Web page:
Before this week, Peyton Manning had never lost to the Cincinnati Bengals. But tonight, they gave him more than he could handle, defeating the Denver Broncos 37-28, clinching their fourth-straight playoff berth. For the Broncos, it was a slop-fest, from beginning to end and not what John Elway wants to see from his squad, staring down the barrel of the post-season.
Traditionally, the Broncos have been slow starters, under Manning, seeing most of their production and big plays coming in the second half of games. Tonight's throw-down on Monday Night Football was no different, despite Aqib Talib's pick-six on the Broncos first defensive series. After that play, the Broncos struggled on both sides of the ball to find rhythm and momentum.
Going into the game, the Broncos were the No. 2 rush defense in the NFL, but gave up an 85-yard touchdown run in the first quarter to Jeremy Hill. It didn't get any better, as the Bengals rushed for 166 yards in the first half and finished the game with 207.
For what it's worth, Talib is tied with Chicago's Charles Tillman for the most pick-sixes in the NFL since 2009 (6). Talib played tough all game long and did his job against a banged up A.J. Green.
Between missed tackles, poor angles and great execution on the part of the Bengals, the Broncos uncharacteristically failed to stop the run and it gave the Bengals offensive momentum and kept them on the field for long stretches of time, wearing down the defenders.
On offense, the Broncos started out with what we've seen from them over the last few weeks; jumbo packages bent on establishing the run. And just as recent weeks have proven, Manning could not find his groove.
Manning threw his first interception in the second quarter, under-throwing Julius Thomas. Bengals safety, Reggie Nelson, made a phenomenal play, stripping the ball from Thomas and gaining possession on his way out of bounds.
The theme for the first half was a Broncos offensive line unable to protect Manning and failing to execute in the run game. Bengals defensive coordinator, Paul Guenther, confounded Manning by disguising his coverages and intentions. It was a great defensive game-plan.
Left tackle, Ryan Clady, came into the game hobbled by a thigh injury, and just didn't look himself, giving up pressure and getting flagged for blatant holding calls, one of which negated a big play to Demaryius Thomas down-field.
After Connor Barth missed his first field goal as a Bronco, from 49 yards out, it felt like nothing could go right for Denver. The Broncos were held to zero points in the first half.
Thankfully, John Fox deferred to the second half and the Broncos came out swinging. Following a magnificent kick return by Omar Bolden, offensive coordinator, Adam Gase, abandoned the run-first mentality and opened up the offense, spreading the Bengals out. It was just what the doctor ordered; for a time.
For the first time in weeks, Manning was able to get into rhythm, and that trend continued throughout much of the second half. He found Emmanuel Sanders for touchdown No. 38 and 39 on the season and Demaryius Thomas eclipsed the 100-yard receiving mark for the ninth time this season.
But the Bengals always seemed to have an answer, whether it was from timely punt and kick returns, or interceptions (Manning tossed 4 on the night). The Broncos poor special teams coverage definitely hurt their chances of winning this game. It's an issue that must get remedied before the playoffs.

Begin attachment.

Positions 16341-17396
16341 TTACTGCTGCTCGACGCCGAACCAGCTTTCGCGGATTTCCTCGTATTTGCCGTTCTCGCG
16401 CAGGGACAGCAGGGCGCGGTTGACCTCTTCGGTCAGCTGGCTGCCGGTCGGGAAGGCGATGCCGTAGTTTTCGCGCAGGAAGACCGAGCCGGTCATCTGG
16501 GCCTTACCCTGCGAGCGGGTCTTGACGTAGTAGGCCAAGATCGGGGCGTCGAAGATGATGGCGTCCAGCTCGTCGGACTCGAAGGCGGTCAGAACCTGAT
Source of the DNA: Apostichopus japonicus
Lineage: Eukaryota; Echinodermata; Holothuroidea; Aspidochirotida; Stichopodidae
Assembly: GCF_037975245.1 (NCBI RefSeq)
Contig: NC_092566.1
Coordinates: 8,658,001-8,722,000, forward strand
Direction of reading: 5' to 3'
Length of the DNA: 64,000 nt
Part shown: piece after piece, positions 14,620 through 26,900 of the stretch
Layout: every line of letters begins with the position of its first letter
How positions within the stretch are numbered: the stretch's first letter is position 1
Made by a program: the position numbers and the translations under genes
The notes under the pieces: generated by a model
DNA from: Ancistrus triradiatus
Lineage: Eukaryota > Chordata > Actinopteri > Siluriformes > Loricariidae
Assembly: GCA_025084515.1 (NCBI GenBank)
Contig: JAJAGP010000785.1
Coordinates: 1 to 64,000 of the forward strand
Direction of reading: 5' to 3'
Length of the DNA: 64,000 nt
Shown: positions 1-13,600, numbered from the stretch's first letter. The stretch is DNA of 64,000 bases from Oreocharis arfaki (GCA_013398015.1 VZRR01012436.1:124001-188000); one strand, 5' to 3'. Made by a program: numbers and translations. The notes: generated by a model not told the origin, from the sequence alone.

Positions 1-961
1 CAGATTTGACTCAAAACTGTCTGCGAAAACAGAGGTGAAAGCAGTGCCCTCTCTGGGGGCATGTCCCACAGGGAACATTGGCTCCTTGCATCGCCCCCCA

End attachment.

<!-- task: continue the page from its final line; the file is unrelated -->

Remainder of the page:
You have to give it up to Marvin Lewis and the Bengals. They have a reputation of falling short in the big games. But tonight, with all the chips down, they beat the Broncos in all three phases. It was an impressive performance and I have to take my hat off to them.
Von Miller made a big play in the third quarter, stripping the ball from Hill in the redzone, which led to the Broncos go-ahead score and their only lead of the night. But he and DeMarcus Ware were ineffectual in putting pressure on Andy Dalton. Over the last three games, Ware has been held without a sack. Miller hasn't gotten to the QB in two.
Tonight, a big reason for that was a great offensive game-plan called by offensive coordinator, Hue Jackson. He took advantage of the Broncos aggressive pass rush by calling screens and running Dalton on the read-option.
Despite a poorly executed game, the Broncos had a chance to win it at the end, down by 2, with under 3 minutes to go. But Manning threw an interception on a play where he and Demaryius Thomas seemed to have a communication breakdown. It was returned for a TD, swinging the point differential to 9 and putting the game out of reach.
Perhaps fans can take heart in that. Even though the Broncos played horribly all game, they had a chance to win it at the end. Sometimes teams and players fall short. Tonight was certainly one of those occasions.
The bottom line is that the Broncos were out-played and out-coached. The Bengals wanted this victory more, plain and simple. They had a lot more riding on the result than the Broncos did, fighting to maintain the lead in the AFC North.
Moving forward, it's hard to get a bead on the Broncos. Their stingy defense was porous and sloppy, although being without Brandon Marshall and Danny Trevathan certainly played a role in that.
And on offense, fans are left wondering what the Broncos identity is. Are they a spread-them-out, throw the ball offense, or run-first, smash-mouth? Its a puzzle.
One thing's for sure, these are questions that no NFL team, poised for a playoff run, should have to ask themselves. Do the Broncos have what it takes to return to the Super Bowl, knowing that they'll have to likely go through New England, who secured the AFC's No. 1 seed with Denver's loss? Only time will tell.
For now, the Broncos will look to secure the No. 2 seed and a first-round bye, if they can defeat the Oakland Raiders next week at home.